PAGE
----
So with the first contract renewal and the approaching sale of our home, the realization that I would miss the in person interaction that working in an office affords.  Enter ‘Microsoft Lync’… the communication system NeoStream had recently incorporated for phone and messaging… add a few web cams, and viola, ‘Virtual Baydon’ was born.  Eight hours a day, five days a week, with two way video and voice, I can see and be seen by all the team members as if I was still sitting at my desk.  A camera was added to the product room, so conversations during meetings are engaging and interactive, and with desktop sharing of our onscreen planning board, everyone and everything is visible to all.

A few things were still missing, mainly due to the locations of certain events such as the morning huddle (an all staff standup meeting where we hear daily updates and announce our top tasks for the day), and our product sprint meetings.  These are in areas not covered by a camera, so recently NeoStream added a large screen TV and camera to the open area for morning huddles, allowing anyone to join in, including people working offsite or from home.  We even recently started having people working in other parts of the office join into the ‘Virtual Baydon’ session, so that they could contribute to conversations going on in the bull pen while continuing their work at their own desks.

I will delve into more details next time on both the work and home sides of things, but for now I must say, I didn’t expect working remotely to go so well.  Apart from not being able to go for coffee, not much is different… but I am definitely enjoying not having the commute.

Disable Password Prompts In Microsoft Word and Excel Automation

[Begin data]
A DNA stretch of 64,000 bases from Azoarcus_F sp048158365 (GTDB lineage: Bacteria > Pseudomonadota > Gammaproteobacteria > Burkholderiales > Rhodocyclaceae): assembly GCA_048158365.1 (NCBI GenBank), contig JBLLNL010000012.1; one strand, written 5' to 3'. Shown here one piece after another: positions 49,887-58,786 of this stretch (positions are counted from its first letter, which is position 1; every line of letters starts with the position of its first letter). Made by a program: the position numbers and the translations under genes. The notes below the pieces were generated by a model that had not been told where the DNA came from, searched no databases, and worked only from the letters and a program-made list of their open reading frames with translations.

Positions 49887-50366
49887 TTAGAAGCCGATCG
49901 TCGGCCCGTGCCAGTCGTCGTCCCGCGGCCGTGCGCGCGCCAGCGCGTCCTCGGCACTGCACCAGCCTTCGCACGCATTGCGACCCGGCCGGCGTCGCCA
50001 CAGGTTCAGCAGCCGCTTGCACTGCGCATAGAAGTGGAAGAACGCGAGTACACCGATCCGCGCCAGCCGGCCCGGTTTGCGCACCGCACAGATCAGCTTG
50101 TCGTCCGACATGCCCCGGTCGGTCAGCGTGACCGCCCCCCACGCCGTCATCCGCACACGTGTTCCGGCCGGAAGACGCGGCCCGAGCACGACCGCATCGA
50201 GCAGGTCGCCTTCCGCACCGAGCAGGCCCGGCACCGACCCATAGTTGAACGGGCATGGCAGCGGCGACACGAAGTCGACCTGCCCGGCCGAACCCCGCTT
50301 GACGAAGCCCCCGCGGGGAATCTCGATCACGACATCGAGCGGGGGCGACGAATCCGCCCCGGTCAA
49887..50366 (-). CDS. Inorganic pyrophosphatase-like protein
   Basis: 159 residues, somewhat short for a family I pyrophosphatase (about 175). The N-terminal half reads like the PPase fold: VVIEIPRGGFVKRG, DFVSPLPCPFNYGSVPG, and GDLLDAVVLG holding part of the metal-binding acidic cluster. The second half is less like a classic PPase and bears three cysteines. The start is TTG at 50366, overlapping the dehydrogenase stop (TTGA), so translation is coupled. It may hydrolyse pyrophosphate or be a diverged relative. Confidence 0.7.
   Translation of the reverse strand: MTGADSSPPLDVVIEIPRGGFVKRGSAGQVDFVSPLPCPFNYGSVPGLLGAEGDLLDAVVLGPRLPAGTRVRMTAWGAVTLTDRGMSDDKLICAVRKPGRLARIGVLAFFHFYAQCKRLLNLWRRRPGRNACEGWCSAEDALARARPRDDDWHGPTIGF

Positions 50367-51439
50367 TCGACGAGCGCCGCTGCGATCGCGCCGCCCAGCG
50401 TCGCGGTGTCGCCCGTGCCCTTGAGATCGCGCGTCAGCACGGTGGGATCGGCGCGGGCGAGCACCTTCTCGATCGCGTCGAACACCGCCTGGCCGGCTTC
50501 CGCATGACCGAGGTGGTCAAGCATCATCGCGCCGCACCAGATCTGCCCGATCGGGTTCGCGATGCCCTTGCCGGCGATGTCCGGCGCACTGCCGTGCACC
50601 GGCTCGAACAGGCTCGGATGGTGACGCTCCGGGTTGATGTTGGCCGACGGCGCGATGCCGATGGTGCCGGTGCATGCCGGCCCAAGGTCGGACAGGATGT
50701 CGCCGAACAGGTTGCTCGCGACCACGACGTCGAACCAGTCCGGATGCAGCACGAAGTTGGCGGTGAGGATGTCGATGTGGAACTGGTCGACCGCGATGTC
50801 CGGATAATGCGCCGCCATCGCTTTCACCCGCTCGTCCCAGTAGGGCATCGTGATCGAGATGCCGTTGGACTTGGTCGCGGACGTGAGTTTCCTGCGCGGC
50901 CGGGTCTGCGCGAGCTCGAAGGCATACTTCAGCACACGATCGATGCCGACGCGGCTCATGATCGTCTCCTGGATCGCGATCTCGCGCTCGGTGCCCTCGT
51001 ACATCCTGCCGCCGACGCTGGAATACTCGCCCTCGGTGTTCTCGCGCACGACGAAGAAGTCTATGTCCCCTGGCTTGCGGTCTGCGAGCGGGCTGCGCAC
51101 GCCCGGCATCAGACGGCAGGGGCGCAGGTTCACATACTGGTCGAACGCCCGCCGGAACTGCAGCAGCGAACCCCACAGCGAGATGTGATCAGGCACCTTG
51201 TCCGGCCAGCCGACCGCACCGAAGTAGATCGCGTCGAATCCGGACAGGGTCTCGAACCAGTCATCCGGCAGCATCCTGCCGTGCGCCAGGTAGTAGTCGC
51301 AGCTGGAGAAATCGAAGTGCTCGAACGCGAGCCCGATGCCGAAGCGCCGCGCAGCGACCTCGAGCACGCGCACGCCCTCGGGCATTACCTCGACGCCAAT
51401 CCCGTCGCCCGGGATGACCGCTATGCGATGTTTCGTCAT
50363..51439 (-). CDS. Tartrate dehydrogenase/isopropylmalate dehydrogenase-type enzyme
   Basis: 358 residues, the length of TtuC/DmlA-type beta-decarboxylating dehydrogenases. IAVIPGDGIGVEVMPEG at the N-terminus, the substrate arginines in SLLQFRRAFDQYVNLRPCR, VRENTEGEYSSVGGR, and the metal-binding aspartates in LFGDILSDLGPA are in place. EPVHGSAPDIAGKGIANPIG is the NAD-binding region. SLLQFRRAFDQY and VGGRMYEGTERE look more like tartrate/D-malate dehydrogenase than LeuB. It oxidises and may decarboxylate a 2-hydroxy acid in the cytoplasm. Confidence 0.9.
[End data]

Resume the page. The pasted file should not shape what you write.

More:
It’s not an easy task to automate MS Office, and especially to run it as a service or within a ASP.Net web site, but it is possible and with a little bit of hard work and research you can actually have a very stable interaction.  This is the first of my many "things to note" and "gotcha’s" I found when dealing with MS Office Automation, and it’s a long list.

Disabling Password Prompts in MS Word and Excel Automation, seemed to be a hot topic in a lot of forums with few insights to an answer, but here is the trick that I figured out.

First you have to accept that fact that you likely aren’t going to be able to open the password protected file, and that Word or Excel is going to fail the open request, so you have a COM Exception to catch.  The nice thing is that the Error Code returned from the exception is unique for password issue so you can catch it specifically and deal with it (either tell the user or simply ignore it, whatever you want).  Again I will post a sample with the codes soon, but if you try to open a password protected file and hit cancel you will see the exception returned so you can get the code from there.

Now onto the second and most important point, the brilliant engineers at Microsoft figured that if a document isn’t password protected then there is no point in even trying to use any password supplied.  So basically… enter a garbage password into the various password fields (something around 8 chars seems fine; too many though and it causes another exception all the time).  Both word and Excel behave the same way, only using the password when the document is protected, and so normal documents will open fine since they won’t use the password, and documents that require a password will use the garbage one you provided instead of prompting, and will simply fail with ‘Invalid password’ which you can catch and handle.